Tokuriku
February 12th, 2007, 09:16
I have 3 cents on the subject and here they are:

First let me define "Evil" as per the first edition of D&D:
Evil defines someone that believes that the strong should survive and thrive as opposed to "Good" wich tend to think that you should help and defend the weak.
Taking that view into account can change a lot of things.
I'll let you think about those but if you want my ideas on it, just ask ;)
I played Evil characters before without even once having done an "evil" act per say.

Second, I tend to believe that "evil" people or groups do not think of themselves as evil.
And even if they do, they still have their "group".
Those in the group are tought of as different from the rest.
Take the Nazi for exemple, they had rules and respect but only for them, not for outsiders.
Thus if your players consider that, those outside of the group will be fair bait but not those inside the group.

Third, Hierarchy.
Even chaotic evil are able to respect hierarchy and evil characters are more suited for it IMO.
Put a hierarchy in the group.
Make a player the boss and establish from the start that it will not change and that all respect him.
Whatever works for you.

Well take what you feel is good and leave the rest but I'd like some feedback on these toughts :)

JMOxx75
April 15th, 2007, 20:18
After reading this thread I was surprised to see that many philisophical aspects emerged and definitions of evil followed. The examples of the Nazi party however were usefull in that "evil" will have different meanings in different cultures. In D&D there are so many cultures that the definition of evil will always be different.

Saying that, my experience with running campaigns with good or evil characters I felt was always disturbed by Alignment. Many players would say things like "you're Lawful Good your character wouldn't do that". So I tried a new approach.

My solution was to eliminate Alignment completely. All spells or abilities that detected alignment or changed it ect... didn't exist anymore. Why? I decided that evil would be interpreted in the game by NPCs and the cultures they come from.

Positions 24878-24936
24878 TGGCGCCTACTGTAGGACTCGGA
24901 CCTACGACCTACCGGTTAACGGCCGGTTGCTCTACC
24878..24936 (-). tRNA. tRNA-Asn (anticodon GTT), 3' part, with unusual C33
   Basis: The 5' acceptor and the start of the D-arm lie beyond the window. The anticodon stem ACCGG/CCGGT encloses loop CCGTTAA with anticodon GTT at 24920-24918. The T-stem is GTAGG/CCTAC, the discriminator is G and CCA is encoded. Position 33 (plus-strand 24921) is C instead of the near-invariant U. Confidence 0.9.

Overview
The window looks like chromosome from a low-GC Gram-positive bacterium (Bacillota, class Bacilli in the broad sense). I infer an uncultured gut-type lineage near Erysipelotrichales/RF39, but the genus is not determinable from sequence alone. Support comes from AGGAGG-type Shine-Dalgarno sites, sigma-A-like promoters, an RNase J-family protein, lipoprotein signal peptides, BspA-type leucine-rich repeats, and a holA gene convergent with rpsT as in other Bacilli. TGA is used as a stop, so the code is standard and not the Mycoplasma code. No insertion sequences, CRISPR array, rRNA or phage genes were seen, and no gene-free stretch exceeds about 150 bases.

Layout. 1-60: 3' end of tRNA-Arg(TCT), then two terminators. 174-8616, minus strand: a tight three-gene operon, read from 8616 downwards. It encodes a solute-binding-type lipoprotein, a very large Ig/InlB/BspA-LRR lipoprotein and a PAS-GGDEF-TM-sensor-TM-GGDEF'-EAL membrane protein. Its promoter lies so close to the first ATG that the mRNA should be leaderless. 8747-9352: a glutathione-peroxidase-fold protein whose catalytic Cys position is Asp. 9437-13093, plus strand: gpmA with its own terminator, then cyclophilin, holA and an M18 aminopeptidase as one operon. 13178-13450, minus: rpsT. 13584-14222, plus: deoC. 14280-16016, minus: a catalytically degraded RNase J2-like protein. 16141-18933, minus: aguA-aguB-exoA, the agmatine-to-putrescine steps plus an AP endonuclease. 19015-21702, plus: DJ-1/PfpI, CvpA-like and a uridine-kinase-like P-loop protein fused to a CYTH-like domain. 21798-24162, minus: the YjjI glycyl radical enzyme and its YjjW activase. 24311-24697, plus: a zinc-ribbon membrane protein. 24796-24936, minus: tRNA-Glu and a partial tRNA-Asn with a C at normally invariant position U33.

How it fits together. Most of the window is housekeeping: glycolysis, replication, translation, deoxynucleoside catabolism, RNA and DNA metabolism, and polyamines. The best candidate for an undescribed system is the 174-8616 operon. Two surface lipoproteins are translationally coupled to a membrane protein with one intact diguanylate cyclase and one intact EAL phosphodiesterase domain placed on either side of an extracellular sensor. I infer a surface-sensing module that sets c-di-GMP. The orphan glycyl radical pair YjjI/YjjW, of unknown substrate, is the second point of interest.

A surprising thing happened though. Some of my players were more ambitious and greedy than the others. Their characters reflected what they wanted to bring to the story. Some times they would save people and some times they wouldn't. It really depended on the situation and if they thought the NPC's actions were good or evil. Since the players also had different opinions on what was evil and what wasn't they didn't always agree.

Essentially I was able to play adventures that were created by the single selfish decision of one of the PC's. For instance one of the PC's wandered off from the group and sought out the council of a bandit leader who was recently apprehended by the town guard. The bandit leader supposedly had information to the where abouts of a powerful magic weapon that was said to be lost (random bit of information from him snooping about). The PC negotiated with the bandit for the information and then sold it to the group. He bended the truth however because he wants the treasure at the end of the tale essentially.

The rest of the PC's buy his story of an ex soldier that was framed because of his political beliefs and cast as a bandit. They free him and immediately set out to escort him to a friendly city. This is where the NPC bandit explains to the PC group that he has information of a plot that was set underway by the Magistrate of the town where he was arrested to use a powerful artifact to conquer the surrounding towns and announce himself emporer (now in a seperate city no investigation can be done).

This tale of wo convinces the other PC's that they must act to stop this and so they all venture off to get this artifact. The main battle was with a medusa who swore to protect this artifact from falling into the hands of humans because it was specifically designed to kill orcs (not evil but just orcs). Obivously there is a powerful orc somewhere that convinced this medusa to guard it for him.

The bandit just wants it so he can sell it. The greedy PC that rescued the bandit just wants it for himself (he is unaware of what its true power is) and the rest of the PC's just want to stop the Magistrate from getting his hands on it.

Who is to say what is evil and what isn't in this example?

The battle between the players after killing the medusa was the single funnest moment I have as a DM. The greedy PC ambushed the rest of the party along with the bandit. Not only did they all kill each other but in the final round of combat the greedy pc landed a killing blow on the last pc in the party. The bandit was dead by this time. The last pc however had a pet that still had an attack that round. Just so happens this pet was a bird of some sorts from one of the White Wolf monster books that if it rolled a natural 20 on an attack and scored a crit it would decapitate the target with its wings. Well that very thing happened!

As the players looked on stunned I laughed until i cried lol.